We have two types of primate here: macaques and langurs (specifically, rhesus and grey langur/Hanuman langur). They’re बंदरों in Hindi – monkeys!

Rhesus macaque in Mussoorie, Uttarakhand

Rhesus are prone to being more aggressive, and people have made me hyperaware of them, and – I think – hyperafraid of them just be speaking about the issues that the rhesus have, and the way they will interact with humans, and specifically females. I’ve been told “carry a catapult (slingshot)”, “carry rocks”, “they’re smart enough to know how many rocks you have, and will attack you once you’ve thrown your handful”, “they’ll attack women”, “they prefer to attack women over men”, “they attack women walking alone”, etc. I don’t doubt that they have, and will — but I’m also concerned that people have hyped up the rhesus aggression to a point where I’m insensibly worried.

The langurs, on the other hand… they’re more afraid of humans than we are of them (and I’m slowly getting out of the ‘oh! wild monkey! oh!’ stage), and the only complaint about them is they’re larger than the rhesus, so we can definitely tell them thumping on our tin roof. They are gorgeous to look at, and the troop that comes and has brunch in our trees has a pair of juveniles that are balls of little white fluff – my attempts to take pictures has generally been foiled by sun and angle. They eat acorns (or at least, these things that look like acorns) and you can tell they’re in an area, even if you can’t see them, by the pop!pop!pop! noise of them chewing on the acorns.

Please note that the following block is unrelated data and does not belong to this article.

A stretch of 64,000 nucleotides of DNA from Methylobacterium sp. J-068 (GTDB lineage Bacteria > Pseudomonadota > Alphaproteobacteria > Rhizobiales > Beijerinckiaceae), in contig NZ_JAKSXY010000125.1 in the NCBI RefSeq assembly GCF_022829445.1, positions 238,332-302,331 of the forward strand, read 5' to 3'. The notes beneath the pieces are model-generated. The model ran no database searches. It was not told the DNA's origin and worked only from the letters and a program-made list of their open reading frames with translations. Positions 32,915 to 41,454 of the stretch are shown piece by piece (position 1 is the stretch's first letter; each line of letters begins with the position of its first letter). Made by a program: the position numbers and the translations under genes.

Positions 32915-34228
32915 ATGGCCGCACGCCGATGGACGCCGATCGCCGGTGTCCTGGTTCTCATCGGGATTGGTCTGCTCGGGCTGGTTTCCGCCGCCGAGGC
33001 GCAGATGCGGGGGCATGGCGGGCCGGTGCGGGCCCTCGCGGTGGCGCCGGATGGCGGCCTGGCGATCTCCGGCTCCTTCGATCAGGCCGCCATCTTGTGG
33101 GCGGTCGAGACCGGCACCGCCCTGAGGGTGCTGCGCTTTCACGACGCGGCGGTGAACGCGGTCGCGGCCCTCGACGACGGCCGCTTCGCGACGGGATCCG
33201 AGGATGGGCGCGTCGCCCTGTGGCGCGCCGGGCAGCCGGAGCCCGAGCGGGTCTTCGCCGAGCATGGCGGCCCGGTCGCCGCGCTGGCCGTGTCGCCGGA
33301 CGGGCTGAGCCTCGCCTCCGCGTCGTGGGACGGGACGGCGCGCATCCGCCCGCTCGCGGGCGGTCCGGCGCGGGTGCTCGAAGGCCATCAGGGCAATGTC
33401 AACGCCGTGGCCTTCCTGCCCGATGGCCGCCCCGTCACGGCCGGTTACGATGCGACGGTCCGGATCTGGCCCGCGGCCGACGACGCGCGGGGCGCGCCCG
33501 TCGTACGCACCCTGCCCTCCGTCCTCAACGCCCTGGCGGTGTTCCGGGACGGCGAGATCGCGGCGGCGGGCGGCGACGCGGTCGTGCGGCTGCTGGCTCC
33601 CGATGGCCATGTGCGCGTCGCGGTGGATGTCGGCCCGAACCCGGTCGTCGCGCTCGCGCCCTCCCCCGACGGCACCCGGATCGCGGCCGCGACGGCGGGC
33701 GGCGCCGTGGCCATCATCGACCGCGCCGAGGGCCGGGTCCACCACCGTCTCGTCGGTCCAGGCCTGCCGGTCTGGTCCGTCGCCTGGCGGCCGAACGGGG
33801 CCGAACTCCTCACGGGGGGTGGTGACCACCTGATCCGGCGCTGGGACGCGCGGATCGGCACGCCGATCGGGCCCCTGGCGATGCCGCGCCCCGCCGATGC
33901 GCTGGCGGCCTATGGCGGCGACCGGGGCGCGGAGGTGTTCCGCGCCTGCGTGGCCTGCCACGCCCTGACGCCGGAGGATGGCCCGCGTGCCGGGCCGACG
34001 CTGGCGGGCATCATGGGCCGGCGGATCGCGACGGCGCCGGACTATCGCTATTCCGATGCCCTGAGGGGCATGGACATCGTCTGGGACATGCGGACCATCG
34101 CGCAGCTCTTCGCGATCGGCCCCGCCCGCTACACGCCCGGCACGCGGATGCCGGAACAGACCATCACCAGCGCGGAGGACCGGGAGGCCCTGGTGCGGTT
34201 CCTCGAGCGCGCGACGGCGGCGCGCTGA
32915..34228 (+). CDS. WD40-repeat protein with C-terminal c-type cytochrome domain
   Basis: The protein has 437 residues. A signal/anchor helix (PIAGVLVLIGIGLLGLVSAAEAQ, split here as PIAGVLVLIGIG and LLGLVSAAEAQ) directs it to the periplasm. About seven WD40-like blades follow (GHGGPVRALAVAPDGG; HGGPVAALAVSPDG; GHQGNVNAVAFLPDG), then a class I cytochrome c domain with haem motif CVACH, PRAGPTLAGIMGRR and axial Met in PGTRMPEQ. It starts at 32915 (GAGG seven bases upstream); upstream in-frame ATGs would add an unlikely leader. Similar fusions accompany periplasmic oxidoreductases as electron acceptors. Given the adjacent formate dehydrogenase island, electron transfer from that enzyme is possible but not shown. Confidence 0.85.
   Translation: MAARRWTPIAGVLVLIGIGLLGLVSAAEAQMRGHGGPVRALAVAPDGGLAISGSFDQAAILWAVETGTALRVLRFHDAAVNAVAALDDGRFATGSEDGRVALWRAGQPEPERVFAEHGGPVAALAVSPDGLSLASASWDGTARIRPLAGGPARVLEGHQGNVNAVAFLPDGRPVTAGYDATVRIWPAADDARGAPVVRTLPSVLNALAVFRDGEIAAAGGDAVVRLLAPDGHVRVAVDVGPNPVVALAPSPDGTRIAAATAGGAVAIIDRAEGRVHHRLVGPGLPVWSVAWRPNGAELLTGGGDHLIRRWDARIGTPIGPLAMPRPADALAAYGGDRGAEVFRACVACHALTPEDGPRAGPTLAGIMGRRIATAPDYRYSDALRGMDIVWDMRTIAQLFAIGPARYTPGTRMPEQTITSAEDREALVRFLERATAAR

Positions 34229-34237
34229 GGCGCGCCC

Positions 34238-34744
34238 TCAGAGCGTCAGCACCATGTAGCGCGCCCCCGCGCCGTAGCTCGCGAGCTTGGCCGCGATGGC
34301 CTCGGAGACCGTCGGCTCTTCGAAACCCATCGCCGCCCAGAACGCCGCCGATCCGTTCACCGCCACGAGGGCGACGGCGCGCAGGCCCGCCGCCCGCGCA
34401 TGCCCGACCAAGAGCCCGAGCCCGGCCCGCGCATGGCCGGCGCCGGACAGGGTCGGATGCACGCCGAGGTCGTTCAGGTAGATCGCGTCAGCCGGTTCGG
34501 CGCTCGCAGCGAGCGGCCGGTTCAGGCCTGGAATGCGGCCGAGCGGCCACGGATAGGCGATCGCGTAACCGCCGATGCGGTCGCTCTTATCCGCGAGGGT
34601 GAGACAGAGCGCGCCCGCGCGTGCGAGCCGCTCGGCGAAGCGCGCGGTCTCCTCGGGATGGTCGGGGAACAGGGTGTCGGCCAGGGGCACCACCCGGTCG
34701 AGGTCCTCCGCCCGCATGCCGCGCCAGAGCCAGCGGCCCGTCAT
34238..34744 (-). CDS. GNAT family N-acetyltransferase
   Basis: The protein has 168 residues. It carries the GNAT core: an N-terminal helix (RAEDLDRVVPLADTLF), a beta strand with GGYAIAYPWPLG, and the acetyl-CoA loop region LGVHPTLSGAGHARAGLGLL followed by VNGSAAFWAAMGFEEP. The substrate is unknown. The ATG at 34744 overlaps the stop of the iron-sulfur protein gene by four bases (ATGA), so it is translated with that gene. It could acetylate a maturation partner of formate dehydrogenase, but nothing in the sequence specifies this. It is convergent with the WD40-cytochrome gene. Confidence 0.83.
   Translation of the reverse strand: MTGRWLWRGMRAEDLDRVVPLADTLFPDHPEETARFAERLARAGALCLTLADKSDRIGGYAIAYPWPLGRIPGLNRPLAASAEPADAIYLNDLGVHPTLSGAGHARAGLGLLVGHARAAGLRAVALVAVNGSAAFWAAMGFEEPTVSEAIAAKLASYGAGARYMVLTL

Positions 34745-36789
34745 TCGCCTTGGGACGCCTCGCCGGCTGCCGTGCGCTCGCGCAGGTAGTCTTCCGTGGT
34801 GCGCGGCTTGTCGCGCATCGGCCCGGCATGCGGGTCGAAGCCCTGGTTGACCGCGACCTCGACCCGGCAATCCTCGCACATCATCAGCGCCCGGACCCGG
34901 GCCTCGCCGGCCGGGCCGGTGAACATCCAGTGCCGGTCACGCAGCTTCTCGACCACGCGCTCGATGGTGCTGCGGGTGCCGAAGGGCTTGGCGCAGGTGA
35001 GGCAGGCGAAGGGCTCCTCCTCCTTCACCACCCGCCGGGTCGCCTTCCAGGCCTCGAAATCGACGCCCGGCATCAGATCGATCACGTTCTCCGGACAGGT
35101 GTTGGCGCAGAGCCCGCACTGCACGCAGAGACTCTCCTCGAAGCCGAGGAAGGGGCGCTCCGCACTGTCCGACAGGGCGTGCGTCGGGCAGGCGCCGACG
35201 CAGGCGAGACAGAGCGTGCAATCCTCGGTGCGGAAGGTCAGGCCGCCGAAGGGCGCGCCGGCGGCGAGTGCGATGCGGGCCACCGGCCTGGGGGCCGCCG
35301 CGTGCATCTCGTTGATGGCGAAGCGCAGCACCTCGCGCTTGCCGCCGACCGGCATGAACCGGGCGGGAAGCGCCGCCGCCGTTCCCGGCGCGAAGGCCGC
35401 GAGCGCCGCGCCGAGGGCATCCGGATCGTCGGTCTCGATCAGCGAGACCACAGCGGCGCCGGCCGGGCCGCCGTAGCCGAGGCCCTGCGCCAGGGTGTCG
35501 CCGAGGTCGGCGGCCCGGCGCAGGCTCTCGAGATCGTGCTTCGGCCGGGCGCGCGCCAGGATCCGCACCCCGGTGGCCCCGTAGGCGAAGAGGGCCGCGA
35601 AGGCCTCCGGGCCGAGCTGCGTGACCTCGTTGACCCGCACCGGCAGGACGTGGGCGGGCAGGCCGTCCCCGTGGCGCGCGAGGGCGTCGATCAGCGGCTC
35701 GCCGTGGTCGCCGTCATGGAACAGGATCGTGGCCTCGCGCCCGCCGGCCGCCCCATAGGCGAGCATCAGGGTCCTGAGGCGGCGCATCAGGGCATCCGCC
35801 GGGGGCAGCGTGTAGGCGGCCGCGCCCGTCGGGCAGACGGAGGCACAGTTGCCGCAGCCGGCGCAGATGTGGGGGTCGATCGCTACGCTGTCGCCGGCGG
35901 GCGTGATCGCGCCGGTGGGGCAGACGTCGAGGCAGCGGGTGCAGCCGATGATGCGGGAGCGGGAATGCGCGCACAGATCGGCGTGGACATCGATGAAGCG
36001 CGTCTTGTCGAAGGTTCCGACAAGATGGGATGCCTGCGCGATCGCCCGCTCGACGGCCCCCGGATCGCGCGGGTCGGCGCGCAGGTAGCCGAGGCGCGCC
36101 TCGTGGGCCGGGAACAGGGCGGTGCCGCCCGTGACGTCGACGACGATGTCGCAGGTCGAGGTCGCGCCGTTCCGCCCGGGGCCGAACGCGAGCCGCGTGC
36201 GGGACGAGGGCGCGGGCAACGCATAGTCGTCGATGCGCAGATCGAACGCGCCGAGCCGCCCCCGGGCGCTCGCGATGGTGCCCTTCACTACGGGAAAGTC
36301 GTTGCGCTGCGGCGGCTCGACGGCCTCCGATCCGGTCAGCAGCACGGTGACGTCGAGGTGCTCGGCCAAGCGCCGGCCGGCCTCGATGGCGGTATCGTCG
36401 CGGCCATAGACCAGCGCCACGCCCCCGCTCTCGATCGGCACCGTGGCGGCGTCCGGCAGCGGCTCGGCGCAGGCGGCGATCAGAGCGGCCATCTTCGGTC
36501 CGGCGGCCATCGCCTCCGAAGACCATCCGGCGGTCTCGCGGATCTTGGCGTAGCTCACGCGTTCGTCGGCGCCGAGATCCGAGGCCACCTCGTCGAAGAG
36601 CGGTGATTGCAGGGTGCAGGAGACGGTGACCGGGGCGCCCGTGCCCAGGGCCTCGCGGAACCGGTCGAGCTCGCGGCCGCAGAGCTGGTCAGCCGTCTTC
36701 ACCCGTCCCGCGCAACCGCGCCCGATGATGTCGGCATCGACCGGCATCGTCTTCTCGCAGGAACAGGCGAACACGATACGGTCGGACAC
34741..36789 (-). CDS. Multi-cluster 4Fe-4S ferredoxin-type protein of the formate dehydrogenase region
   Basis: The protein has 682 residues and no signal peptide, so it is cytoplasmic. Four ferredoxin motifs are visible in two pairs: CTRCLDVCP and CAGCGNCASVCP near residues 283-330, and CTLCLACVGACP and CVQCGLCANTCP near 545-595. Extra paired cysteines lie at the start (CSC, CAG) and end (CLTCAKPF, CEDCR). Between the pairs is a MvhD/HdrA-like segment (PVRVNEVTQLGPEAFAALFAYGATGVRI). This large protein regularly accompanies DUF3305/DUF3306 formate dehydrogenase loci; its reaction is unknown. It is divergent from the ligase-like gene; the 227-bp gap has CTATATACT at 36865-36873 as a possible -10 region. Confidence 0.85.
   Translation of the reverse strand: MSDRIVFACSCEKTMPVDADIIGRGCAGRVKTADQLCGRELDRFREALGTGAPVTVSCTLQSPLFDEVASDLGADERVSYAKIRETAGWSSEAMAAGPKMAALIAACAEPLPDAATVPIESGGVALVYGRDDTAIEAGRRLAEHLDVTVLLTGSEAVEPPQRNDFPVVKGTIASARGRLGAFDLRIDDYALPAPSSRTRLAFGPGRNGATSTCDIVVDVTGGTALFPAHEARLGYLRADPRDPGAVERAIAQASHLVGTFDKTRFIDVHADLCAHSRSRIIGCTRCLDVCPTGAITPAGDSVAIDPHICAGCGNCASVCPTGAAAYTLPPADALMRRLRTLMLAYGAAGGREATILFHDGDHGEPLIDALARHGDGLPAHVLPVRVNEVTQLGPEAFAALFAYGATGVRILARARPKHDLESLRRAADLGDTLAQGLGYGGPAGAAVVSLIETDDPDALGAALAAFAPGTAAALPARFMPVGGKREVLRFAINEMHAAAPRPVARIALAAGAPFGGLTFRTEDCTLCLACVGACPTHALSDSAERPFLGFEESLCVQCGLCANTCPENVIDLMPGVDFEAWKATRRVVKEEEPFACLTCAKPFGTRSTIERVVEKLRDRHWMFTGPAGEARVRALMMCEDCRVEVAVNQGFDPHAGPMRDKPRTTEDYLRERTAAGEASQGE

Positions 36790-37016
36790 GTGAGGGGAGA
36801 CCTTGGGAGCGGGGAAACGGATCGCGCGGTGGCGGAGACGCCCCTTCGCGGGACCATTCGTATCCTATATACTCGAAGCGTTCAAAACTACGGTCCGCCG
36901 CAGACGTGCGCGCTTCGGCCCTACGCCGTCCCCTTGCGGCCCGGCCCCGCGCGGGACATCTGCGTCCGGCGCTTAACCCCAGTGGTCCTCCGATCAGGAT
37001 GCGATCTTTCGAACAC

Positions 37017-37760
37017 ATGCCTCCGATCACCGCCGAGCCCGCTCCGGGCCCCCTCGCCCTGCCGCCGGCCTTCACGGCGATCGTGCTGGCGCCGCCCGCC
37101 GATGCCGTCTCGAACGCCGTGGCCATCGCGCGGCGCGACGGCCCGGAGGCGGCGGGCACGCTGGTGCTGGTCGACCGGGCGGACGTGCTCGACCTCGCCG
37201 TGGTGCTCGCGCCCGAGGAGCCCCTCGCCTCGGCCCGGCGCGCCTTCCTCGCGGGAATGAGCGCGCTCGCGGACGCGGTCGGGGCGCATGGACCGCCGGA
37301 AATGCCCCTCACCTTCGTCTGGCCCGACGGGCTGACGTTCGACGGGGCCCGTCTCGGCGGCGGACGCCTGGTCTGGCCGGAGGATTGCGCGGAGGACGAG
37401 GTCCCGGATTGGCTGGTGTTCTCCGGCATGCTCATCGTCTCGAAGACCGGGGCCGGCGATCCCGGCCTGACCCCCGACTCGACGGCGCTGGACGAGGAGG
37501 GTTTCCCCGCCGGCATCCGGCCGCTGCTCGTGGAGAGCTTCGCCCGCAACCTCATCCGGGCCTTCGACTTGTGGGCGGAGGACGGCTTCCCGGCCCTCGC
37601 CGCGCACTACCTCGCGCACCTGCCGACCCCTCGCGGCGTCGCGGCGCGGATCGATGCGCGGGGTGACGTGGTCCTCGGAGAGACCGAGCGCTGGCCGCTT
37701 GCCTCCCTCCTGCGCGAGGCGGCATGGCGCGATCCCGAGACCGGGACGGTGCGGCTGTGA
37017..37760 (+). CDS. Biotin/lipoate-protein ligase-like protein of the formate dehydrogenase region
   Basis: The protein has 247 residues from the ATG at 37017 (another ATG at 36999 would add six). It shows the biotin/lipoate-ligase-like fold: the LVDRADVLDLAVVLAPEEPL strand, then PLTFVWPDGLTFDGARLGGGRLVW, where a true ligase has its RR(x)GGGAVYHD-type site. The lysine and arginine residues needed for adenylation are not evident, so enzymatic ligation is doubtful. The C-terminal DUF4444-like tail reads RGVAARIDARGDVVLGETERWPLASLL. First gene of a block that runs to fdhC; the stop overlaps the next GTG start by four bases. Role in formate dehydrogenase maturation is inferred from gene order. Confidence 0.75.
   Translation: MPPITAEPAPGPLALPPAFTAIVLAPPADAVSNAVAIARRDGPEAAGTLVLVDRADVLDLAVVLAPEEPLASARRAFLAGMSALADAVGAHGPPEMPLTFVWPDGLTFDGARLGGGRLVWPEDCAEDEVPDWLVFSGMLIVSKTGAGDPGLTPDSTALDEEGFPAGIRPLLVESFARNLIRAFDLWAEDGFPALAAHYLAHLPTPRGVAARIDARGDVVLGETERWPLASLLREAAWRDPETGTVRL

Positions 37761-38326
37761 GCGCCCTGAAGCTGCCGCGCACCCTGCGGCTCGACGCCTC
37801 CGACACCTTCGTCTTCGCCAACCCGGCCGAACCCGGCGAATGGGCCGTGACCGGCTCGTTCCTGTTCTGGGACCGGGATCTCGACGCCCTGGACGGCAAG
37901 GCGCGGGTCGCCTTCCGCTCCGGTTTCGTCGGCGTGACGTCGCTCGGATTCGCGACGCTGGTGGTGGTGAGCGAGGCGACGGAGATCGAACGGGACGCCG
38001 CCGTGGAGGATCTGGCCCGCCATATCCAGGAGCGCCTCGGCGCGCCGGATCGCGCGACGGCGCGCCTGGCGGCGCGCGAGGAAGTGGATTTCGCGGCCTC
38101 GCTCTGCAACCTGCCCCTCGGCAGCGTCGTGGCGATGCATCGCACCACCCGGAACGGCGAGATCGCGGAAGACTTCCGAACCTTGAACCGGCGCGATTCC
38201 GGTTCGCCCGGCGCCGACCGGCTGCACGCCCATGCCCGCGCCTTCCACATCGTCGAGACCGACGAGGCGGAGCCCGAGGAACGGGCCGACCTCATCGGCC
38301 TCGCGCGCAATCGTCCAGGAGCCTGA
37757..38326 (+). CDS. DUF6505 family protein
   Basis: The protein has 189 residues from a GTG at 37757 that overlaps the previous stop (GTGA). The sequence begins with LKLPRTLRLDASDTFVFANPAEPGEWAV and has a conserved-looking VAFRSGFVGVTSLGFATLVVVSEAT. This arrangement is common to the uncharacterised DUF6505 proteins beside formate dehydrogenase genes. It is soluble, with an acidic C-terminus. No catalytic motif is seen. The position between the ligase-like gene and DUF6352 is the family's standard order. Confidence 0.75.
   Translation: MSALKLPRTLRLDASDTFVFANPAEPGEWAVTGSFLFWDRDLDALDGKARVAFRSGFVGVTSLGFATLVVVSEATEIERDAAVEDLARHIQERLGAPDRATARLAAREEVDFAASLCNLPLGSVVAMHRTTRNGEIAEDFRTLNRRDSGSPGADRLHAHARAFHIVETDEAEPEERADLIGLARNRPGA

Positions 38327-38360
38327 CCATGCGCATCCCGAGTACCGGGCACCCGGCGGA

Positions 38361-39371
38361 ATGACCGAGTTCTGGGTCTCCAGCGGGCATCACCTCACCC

Langur on the roof of Edge Hill

There are also two बंदर employees here at Woodstock – langurs on leashes! They are walked round the campus by watchmen, who are on call to come scare the rhesus away if they are problematic. This could be the rhesus troop at your house, and you don’t feel safe walking out to get to class (as happened to one staffer I spoke with); she called the watchmen, and they and the langurs came to the rescue.

They also are available to assist if the rhesus are a problem for the kids; I understand one day that the rhesus were running up and down the canopy of the path that leads up to the Senior School, and the kids didn’t want to go in; they were afraid. So – the watchmen were called, and the langurs came to ensure they could get to class… 🙂

One of the employee langurs at Woodstock School

5 Comments on “बंदरों

  1. Erik would like to know what the names of the “slave monkey’s” are and how he can acquire one?

  2. I don’t know their names… and I think acquisition would be a bit tough. Probably entails “catch a baby, train it yourself” methodology. My Hindi isn’t quite up to snuff to ask those questions to the watchmen, yet!

  3. Huh. So are they recommending flexion, elastic, torsion or centrifugal slingshots? I’m assuming that lever/counterweight would be impractical to carry. What have you seen others using when they don’t have their own monkeys? Are they recommending that you build or buy?

  4. Brian – so far they seem to be rubber. I haven’t seen any in use, but I’ve seen them in the guards’ pockets; they’re the type with thick rubber tubing, and a small fabric ‘pocket’. Otherwise, I’ve seen ‘monkey sticks’ – basically just large sticks good for hiking or smacking at monkeys to keep them out of range.

    They weren’t recommending build or buy; it was just a statement of ‘you should’. 🙂 I haven’t seen any slingshots available locally, but they may be available in the bigger town down the hill (Dehra Dun) or via mail-order, or such. We haven’t h ad the issues to make us need to investigate acquisitions yet.

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